UK honours decades of tunnelling expertise 26 Oct 2017

TunnelTalk reporting

It was remarked during the occasion of the annual tribute luncheon that the gathered recipients of the BTS (British Tunnelling Society) James Clark Medal Award represented a collective professional experience of more than 800 years! An extraordinary claim - but true.

Group of Medal recipients at the 2017 lunch <br>     (Click on the photo to match faces with names)
Group of Medal recipients at the 2017 lunch
(Click on the photo to match faces with names)

Of the 37 recipients of the accolade since its inception in 1981, 18 were at the tribute lunch held at the Institution of Civil Engineers (ICE) in London. Among them they gather together careers of 45 years and more as professionals in the tunnelling industry as consultants, contractors and professionals in the insurance, risk management, health and safety and research sectors of the business. While some recipients are now retired, others remain very actively involved in projects and industry assignments both in the UK and around the world as advisers, experienced experts and industry professionals.

BTS Chair Mark Leggett welcomed recipients to the annual lunch which was hosted by Chair and members of the BTS management committee.

The James Clark Medal Award was established in 1981 in memory of the career in tunnelling of James Clark who worked for Charles Brand & Son and was instrumental in establishing the BTS in the early 1970s. The Medal is presented each year to a leading UK engineer or professional to recognise a major contribution to the industry, a contemporary achievement or innovation within the industry, or having been responsible for a large underground construction project.

Josie Gallagher, Award recipient of 2017
Josie Gallagher, Award recipient of 2017

Chair Leggatt in particular welcomed the 2017 recipient of the Award Joseph Gallagher, known to his many friends and colleagues around the world as Josie.

Josie came to London from his home country Ireland in 1965 at age 19 where he began his first tunnelling job with John Mowlem working as a miner on the Victoria Line. From those early beginnings Gallagher remained in the tunnelling industry working on the Cargo Tunnel at Heathrow, the experimental New Cross bentonite slurry machine project in London, the Carsington and Blisworth tunnels among many others. His career is founded in roles and responsibilities ranging from labourer, miner, lead miner, pit boss, to foreman. This experience gives Gallagher an unquestionable knowledge of the construction field from the workers’ perspective. He knows first hand what can be achieved and how to achieve it.

In 1982, he formed his own company, Joseph Gallagher Ltd, working in particular as the labour resource subcontractor to major tunnelling projects, including projects in other countries of the world. In that capacity the company worked on projects including the Channel Tunnel, London Power Tunnels, the Jubilee Line Extension of the London Underground and many others. Josie remains hands on and is well aware that the success of the business is dependent on the front end site team being productive and efficient. He has built a business on an unswerving desire to be the best and on professionalism, motivation and loyalty of the workforce. His dedication to the workforce and the continual professionalism he applies to the business earned him the recognition of the BTS and his industry peers.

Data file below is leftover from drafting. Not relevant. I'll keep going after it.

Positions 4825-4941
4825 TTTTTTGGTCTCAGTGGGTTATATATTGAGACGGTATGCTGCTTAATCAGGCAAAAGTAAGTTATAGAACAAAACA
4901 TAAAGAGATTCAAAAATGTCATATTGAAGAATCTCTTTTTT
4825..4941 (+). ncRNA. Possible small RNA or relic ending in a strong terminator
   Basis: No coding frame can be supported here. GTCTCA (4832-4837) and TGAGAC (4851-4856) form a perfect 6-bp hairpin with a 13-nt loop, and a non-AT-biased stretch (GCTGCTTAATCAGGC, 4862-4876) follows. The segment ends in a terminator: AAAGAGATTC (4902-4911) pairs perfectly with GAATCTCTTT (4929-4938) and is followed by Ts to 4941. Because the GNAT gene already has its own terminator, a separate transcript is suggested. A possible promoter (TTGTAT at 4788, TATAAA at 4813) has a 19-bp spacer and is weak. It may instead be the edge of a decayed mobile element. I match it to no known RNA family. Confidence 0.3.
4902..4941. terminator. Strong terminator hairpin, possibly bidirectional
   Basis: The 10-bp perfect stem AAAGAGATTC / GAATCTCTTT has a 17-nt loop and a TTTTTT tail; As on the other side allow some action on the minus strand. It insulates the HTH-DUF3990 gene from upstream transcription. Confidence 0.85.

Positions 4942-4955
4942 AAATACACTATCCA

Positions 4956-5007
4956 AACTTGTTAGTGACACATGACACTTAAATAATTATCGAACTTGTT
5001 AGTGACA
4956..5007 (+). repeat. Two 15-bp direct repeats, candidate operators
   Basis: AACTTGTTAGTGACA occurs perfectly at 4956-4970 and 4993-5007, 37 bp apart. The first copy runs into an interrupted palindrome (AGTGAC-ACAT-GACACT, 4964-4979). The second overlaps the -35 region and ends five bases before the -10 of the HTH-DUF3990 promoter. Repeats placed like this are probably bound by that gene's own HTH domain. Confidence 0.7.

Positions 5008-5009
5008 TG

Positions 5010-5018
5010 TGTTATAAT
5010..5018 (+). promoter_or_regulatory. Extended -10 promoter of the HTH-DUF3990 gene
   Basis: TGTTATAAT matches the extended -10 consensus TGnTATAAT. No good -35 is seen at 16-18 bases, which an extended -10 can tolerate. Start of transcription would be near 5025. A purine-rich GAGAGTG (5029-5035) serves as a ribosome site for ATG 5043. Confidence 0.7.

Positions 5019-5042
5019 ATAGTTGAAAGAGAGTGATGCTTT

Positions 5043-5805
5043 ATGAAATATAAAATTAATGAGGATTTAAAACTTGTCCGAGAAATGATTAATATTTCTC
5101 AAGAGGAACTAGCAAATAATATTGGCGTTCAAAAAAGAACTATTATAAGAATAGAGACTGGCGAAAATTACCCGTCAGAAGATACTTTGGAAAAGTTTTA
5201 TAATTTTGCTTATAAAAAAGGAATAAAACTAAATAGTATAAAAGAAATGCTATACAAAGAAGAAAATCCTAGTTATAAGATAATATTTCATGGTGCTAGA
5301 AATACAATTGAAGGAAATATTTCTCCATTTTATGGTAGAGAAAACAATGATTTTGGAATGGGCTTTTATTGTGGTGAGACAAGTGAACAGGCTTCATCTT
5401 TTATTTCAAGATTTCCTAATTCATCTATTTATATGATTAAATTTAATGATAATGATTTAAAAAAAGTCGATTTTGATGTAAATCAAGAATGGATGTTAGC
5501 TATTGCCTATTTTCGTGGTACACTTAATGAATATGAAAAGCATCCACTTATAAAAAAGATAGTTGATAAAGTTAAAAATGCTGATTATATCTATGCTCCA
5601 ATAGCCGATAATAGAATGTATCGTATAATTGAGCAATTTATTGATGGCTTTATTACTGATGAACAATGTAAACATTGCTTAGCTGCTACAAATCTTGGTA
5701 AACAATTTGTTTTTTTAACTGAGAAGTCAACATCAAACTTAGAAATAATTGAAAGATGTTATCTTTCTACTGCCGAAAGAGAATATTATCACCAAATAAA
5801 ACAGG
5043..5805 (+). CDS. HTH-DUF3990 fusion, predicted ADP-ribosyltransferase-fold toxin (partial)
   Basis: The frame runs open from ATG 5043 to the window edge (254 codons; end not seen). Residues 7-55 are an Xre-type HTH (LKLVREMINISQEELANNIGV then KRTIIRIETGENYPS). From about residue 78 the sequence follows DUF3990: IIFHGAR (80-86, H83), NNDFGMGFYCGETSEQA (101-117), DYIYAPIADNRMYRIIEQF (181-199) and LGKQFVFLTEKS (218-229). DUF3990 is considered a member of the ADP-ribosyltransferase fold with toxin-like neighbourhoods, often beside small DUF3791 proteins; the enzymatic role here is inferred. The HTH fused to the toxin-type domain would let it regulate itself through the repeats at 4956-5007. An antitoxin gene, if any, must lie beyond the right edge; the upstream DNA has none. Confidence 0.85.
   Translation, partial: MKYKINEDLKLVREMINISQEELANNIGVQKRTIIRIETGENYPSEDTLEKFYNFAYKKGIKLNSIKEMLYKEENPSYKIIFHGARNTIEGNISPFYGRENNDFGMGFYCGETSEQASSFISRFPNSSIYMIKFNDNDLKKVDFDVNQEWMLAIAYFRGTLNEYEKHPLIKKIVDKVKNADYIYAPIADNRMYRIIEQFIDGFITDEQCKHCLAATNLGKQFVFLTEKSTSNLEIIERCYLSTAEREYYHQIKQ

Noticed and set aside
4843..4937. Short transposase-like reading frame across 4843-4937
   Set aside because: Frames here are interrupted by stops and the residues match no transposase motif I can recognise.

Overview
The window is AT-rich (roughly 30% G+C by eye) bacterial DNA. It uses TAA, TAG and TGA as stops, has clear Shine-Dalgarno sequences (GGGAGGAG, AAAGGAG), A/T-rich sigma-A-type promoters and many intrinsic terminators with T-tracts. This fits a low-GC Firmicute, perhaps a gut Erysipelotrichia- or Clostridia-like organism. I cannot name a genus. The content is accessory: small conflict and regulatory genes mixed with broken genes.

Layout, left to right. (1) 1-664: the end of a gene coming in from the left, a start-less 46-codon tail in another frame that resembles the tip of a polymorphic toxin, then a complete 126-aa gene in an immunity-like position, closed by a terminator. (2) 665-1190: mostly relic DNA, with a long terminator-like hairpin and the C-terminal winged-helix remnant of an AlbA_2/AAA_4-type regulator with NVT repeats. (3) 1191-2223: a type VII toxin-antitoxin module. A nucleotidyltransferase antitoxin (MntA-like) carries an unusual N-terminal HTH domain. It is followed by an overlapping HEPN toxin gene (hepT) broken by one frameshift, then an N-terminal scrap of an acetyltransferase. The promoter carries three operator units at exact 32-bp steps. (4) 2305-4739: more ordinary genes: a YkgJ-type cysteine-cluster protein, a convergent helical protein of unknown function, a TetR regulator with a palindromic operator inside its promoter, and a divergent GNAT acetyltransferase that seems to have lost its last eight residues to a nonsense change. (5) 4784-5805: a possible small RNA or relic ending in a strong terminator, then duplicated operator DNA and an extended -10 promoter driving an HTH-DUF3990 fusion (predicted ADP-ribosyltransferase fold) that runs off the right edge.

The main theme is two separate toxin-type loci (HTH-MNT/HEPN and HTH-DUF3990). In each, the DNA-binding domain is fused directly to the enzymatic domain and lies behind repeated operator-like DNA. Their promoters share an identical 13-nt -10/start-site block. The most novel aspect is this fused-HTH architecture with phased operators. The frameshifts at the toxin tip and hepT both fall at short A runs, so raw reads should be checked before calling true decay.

Recipients joined by BTS Committee member hosts
Recipients joined by BTS Committee member hosts

In gathering at the ICE in London, the luncheon group was reminded that the Institution at One Great George Street is the longest established engineering institution in the world and will celebrate its 200th anniversary next year. Founded originally by professional civil engineers of the time in 1818, the ICE now has more than 75,000 members world-wide and is the prime qualifying body for civil engineers in the UK. Through its history, the Institution has selected many a famous tunnelling engineer as its President. Major celebrations are being planned to mark the bicentenary in 2018 and will follow on from a comprehensive exhibition about the tunnelling and underground construction sector of the civil engineering profession currently on display in the ICE Library.

The exhibition, which is open to the general public, has been a significant draw for visitors and especially for inspiring young visitors. Displays include virtual reality demonstrations that take wearers of the headset on a virtual journey underground into magnificent caverns and impressive tunnel drives excavated for London’s current Crossrail project running beneath the heart of the city. Other displays include videos, interactive models, many publications and brochures that are on free distribution and a gallery of photos, paintings and posters all celebrating the underground construction industry. The exhibition closes in November with a few remaining weeks for making a visit. Since it opened in May many thousands of visitors have appreciated this special insight into a world that is so rarely appreciated by the general public.

The 2018 recipient of the James Clark Medal will be announced at the BTS annual general evening meeting in May next year. Consideration by the Committee of contenders is already underway. Visit the BTS website to see a full list of the 37 recipients of the accolade which will swell by another in 2018.


Add your comment

Thank you for taking the time to share your thoughts and comments. You share in the wider tunnelling community, so please keep your comments smart and civil. Don't attack other readers personally, and keep your language professional.
In case of an error submitting Feedback, copy and send the text to
Name :

Date :

Email :

Phone No :

   Security Image Refresh
Enter the security code :
No spaces, case-sensitive